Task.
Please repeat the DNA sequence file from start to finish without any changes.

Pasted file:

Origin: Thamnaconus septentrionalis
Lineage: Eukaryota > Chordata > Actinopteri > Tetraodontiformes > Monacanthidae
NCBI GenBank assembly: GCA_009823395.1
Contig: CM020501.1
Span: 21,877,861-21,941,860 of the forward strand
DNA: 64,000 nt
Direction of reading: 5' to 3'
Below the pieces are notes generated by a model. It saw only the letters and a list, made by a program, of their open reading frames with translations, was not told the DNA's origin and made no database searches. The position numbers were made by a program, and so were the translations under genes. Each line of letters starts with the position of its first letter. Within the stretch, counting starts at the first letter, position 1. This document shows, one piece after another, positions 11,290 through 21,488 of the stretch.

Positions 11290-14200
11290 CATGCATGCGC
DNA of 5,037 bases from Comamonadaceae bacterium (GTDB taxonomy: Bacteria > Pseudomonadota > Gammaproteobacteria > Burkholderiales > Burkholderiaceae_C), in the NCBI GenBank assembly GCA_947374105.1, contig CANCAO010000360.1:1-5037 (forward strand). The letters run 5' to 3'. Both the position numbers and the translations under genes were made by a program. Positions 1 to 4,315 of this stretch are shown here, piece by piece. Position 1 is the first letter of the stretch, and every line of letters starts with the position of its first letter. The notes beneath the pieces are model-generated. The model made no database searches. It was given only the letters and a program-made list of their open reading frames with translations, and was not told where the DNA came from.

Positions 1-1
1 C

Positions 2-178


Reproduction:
Origin: Thamnaconus septentrionalis
Lineage: Eukaryota > Chordata > Actinopteri > Tetraodontiformes > Monacanthidae
NCBI GenBank assembly: GCA_009823395.1
Contig: CM020501.1
Span: 21,877,861-21,941,860 of the forward strand
DNA: 64,000 nt
Direction of reading: 5' to 3'
Below the pieces are notes generated by a model. It saw only the letters and a list, made by a program, of their open reading frames with translations, was not told the DNA's origin and made no database searches. The position numbers were made by a program, and so were the translations under genes. Each line of letters starts with the position of its first letter. Within the stretch, counting starts at the first letter, position 1. This document shows, one piece after another, positions 11,290 through 21,488 of the stretch.

Positions 11290-14200
11290 CATGCATGCGC
DNA of 5,037 bases from Comamonadaceae bacterium (GTDB taxonomy: Bacteria > Pseudomonadota > Gammaproteobacteria > Burkholderiales > Burkholderiaceae_C), in the NCBI GenBank assembly GCA_947374105.1, contig CANCAO010000360.1:1-5037 (forward strand). The letters run 5' to 3'. Both the position numbers and the translations under genes were made by a program. Positions 1 to 4,315 of this stretch are shown here, piece by piece. Position 1 is the first letter of the stretch, and every line of letters starts with the position of its first letter. The notes beneath the pieces are model-generated. The model made no database searches. It was given only the letters and a program-made list of their open reading frames with translations, and was not told where the DNA came from.

Positions 1-1
1 C

Positions 2-178